Football: Bosses Sowed the Seeds of Digital Doubt; Neville Hadsley Suggests the Football League Have Been the Architects of Their Own Downfall

The Birmingham Post (England), March 30, 2002 | Go to article overview

Football: Bosses Sowed the Seeds of Digital Doubt; Neville Hadsley Suggests the Football League Have Been the Architects of Their Own Downfall


Byline: Neville Hadsley

Football is in crisis again - hardly a week goes by when it isn't - and we have the usual cries of 'the sky is falling' from a succession of football chairmen. Up and down the country they are wailing - but who is culpable for the monumental fiasco that is ITV Digital? Could the blame lie closer to home?

We all know that ITV - in the shape of Carlton and Granada - are guilty of behaving in a way which they would not tolerate from one of their own customers. If you or I rang them up and said that: 'Although we signed a 12-month contract to pay you pounds 20 a month, things are a bit tight right now and we can only afford 20p, take it or leave it,' they would have the bailiffs round before you could say Des Lynam.

But the Football League - and by implication the club chairmen - have a lot to answer for in this deal. You might think that they, as businessmen, had an obligation to accept the highest offer on the table. That was their first and last mistake.

The Football League were, after all selling something valuable - the national game. You can't just hand it out to anyone - however much money they write down on a piece of paper. You have to look at who is buying it, what they are going to do with it. From that you can establish whether that organisation is a fit and proper one to be custodians of our game.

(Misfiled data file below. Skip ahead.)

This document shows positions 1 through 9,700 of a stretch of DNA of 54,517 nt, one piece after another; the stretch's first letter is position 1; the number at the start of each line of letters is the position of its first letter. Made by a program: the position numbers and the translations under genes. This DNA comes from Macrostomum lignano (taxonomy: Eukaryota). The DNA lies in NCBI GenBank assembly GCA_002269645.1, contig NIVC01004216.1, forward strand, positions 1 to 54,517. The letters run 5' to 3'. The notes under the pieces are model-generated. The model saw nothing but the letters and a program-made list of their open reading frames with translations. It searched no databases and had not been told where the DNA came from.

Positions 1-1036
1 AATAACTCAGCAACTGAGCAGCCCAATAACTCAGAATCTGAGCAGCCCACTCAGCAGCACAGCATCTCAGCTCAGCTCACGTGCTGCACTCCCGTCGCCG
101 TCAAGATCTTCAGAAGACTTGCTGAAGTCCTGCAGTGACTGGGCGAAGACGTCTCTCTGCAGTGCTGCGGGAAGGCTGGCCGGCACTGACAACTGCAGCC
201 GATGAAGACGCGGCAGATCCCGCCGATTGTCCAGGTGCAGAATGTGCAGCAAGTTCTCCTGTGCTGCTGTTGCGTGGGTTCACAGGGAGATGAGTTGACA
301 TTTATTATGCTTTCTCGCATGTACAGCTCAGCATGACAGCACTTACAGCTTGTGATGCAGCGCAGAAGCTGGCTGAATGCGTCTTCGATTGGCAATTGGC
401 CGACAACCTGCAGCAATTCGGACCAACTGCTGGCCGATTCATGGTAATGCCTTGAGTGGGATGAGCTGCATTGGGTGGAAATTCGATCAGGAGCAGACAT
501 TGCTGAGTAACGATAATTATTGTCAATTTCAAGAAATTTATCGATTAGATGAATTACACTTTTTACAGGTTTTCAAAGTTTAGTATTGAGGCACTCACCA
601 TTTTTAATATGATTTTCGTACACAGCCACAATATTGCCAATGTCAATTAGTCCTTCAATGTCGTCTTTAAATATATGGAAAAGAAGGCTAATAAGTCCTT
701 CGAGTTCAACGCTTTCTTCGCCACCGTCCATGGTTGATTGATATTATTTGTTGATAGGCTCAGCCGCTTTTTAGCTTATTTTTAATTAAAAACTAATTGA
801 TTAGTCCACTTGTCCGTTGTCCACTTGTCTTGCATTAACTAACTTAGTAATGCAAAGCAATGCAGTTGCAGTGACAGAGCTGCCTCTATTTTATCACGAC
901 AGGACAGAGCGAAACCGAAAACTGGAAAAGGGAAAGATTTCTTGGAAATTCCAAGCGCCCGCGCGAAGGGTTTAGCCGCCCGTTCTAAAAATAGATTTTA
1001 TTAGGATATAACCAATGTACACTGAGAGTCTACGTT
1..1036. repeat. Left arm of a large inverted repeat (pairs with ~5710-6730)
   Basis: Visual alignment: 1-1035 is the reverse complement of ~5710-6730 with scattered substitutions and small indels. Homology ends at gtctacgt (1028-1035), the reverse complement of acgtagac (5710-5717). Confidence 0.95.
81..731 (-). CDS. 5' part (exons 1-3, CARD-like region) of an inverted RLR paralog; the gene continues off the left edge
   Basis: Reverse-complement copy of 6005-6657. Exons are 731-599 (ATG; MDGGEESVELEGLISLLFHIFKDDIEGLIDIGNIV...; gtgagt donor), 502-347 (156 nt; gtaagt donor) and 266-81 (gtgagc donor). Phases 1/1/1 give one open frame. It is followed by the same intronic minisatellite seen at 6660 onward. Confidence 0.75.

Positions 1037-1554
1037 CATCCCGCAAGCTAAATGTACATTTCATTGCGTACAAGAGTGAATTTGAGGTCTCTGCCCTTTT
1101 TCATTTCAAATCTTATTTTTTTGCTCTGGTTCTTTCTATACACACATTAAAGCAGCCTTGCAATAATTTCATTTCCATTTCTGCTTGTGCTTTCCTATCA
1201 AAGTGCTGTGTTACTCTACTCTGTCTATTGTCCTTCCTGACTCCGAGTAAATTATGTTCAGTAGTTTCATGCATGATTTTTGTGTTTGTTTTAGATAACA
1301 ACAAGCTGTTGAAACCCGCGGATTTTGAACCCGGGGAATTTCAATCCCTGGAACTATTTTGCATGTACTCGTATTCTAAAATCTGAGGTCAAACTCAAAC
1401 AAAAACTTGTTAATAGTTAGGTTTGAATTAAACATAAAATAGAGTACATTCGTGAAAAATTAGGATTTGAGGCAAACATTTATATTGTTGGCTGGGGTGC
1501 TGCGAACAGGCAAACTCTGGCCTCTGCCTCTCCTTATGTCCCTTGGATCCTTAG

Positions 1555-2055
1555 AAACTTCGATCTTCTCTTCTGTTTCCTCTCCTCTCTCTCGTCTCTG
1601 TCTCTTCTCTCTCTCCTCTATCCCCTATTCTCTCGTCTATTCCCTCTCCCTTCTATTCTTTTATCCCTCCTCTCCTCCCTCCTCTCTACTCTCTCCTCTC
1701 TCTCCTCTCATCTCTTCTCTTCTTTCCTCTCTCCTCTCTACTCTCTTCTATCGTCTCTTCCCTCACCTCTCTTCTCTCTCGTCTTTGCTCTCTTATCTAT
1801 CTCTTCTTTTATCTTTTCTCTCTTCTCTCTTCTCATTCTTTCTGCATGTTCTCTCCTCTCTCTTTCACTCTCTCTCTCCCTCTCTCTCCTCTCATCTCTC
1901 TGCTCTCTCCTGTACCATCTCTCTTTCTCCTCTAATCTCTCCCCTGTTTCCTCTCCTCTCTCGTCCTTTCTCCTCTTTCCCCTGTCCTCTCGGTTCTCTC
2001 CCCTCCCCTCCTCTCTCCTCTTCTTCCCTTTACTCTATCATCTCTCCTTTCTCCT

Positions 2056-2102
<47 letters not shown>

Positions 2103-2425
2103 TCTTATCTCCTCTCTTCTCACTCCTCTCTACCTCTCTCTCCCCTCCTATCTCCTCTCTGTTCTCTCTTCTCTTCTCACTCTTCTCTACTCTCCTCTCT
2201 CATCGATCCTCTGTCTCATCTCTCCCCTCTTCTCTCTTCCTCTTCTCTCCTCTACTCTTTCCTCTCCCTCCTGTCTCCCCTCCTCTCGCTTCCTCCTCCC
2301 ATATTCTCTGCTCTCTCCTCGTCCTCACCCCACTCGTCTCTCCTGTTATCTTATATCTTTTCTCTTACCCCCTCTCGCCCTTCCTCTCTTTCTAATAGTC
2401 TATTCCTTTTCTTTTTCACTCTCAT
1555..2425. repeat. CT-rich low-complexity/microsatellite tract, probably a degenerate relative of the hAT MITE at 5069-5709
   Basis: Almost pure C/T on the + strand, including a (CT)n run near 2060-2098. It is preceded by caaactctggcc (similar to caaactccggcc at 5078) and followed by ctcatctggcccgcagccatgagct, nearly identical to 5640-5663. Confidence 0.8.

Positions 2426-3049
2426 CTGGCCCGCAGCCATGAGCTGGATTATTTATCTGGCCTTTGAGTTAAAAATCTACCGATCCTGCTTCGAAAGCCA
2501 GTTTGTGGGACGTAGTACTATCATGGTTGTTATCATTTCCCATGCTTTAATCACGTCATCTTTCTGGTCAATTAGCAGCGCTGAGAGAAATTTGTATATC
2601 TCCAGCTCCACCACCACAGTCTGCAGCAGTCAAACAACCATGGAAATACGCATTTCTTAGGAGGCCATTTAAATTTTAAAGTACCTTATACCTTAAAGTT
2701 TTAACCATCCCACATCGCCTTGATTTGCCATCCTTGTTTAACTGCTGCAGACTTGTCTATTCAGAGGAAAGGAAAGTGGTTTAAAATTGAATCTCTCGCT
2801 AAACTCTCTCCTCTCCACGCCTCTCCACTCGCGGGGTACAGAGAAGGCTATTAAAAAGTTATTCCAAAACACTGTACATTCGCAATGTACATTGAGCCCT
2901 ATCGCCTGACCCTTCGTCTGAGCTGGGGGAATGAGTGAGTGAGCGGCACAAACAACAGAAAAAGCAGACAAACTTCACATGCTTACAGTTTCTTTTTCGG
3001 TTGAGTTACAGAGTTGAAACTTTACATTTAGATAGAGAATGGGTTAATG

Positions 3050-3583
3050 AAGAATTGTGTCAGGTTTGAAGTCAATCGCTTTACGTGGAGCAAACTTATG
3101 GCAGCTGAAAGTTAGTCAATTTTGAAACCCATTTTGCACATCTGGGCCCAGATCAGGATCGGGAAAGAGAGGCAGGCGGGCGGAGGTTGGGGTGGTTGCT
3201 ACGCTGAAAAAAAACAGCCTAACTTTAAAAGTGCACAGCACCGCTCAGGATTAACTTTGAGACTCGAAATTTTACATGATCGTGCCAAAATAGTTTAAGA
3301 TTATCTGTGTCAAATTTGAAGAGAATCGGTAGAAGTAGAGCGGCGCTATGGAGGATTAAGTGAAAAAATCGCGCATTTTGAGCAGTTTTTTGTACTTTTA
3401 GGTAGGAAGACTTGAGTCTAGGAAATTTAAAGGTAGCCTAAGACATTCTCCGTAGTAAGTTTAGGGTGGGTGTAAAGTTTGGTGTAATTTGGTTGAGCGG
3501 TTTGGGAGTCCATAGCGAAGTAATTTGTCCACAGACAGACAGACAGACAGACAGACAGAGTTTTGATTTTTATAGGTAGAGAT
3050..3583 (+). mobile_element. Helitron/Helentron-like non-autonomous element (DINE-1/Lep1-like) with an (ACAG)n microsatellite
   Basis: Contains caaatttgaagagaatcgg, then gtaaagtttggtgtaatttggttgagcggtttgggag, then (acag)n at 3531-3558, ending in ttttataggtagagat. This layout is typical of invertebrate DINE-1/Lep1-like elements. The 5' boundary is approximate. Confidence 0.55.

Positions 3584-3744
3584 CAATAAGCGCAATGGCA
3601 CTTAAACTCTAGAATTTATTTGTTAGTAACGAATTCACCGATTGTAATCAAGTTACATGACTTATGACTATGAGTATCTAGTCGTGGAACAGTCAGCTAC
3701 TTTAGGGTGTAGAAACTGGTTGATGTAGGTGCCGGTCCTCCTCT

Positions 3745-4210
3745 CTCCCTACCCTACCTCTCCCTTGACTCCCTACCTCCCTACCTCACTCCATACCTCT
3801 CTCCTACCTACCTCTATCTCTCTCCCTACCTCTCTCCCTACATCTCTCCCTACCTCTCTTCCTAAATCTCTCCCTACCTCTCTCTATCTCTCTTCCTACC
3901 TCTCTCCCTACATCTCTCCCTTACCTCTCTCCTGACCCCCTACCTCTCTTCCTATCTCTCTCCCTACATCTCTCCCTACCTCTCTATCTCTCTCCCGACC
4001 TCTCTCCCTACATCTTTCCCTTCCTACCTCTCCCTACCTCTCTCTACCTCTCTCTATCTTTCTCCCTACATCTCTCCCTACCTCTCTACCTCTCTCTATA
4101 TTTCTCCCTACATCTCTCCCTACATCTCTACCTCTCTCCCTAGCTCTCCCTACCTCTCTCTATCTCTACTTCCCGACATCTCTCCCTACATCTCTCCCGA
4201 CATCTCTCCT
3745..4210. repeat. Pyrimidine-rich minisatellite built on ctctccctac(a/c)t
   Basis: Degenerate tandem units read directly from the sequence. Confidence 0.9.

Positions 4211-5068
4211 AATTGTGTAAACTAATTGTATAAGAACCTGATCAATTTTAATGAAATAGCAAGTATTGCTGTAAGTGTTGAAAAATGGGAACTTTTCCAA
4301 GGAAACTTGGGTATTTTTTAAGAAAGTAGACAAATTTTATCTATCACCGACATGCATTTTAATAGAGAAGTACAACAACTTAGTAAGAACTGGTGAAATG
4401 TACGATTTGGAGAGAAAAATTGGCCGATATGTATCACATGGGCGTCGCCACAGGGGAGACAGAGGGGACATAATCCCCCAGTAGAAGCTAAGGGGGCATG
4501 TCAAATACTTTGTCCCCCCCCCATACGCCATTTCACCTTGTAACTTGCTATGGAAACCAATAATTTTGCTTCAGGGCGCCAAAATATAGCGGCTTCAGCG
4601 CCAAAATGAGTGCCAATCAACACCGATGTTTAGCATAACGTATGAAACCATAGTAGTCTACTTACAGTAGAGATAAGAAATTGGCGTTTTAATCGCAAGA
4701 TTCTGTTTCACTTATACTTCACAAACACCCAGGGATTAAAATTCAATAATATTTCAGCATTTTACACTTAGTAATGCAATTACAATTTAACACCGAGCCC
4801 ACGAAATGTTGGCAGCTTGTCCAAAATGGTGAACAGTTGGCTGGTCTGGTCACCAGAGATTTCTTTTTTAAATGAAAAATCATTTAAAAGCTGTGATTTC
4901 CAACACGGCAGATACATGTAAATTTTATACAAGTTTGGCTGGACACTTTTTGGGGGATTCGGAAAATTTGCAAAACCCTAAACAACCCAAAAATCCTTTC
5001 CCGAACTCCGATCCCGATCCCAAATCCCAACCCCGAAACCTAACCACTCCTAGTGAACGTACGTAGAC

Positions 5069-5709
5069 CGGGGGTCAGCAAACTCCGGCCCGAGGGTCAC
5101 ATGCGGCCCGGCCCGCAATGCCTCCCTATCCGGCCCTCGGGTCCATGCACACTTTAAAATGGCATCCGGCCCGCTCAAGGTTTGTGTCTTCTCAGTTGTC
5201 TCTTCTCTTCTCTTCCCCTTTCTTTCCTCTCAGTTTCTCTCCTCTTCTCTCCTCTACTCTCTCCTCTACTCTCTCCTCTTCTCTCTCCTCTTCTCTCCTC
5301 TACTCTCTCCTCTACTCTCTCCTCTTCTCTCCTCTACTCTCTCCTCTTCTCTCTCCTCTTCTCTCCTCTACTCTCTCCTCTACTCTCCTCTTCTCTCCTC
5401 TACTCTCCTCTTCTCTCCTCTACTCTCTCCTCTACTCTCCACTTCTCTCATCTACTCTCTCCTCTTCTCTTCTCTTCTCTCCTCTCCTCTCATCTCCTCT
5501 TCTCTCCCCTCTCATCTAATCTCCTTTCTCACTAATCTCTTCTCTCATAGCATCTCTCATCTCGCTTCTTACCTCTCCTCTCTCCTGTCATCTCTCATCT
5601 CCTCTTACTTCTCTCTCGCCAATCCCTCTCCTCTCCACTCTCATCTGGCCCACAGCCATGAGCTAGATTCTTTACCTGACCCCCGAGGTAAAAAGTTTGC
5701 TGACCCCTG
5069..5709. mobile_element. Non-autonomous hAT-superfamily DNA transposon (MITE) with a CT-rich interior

It is clear from the start that ITV were not fit and proper and the Football League should have seen that before they awarded them the rights to our League.

Firstly, there's the question of reception. Not everyone can receive ITV Digital because ITV started broadcasting before they had got the proper transmitter network in place to ensure that there was 100 per cent coverage. When I rang up to try and sign up for ITV Digital, as soon as they heard my post code I was told they could not supply me with a box because reception where I live in Coventry was not good enough. The transmitter, it turned out, was in Essex.

For the Football League to even contemplate selling their 'product' to a company that cannot deliver it shows a contempt for the game they are running. Imagine Heinz handing over exclusive distribution rights for their beans to a company who would only deliver to supermarkets in certain parts of the country. Unimaginable. Yet that is precisely what the Football League have done.

If that was not enough to give the Football League second thoughts, then what about the 'service' ITV were proposing. Matches on Tuesdays, Thursdays, Fridays - and Sundays at 6. …

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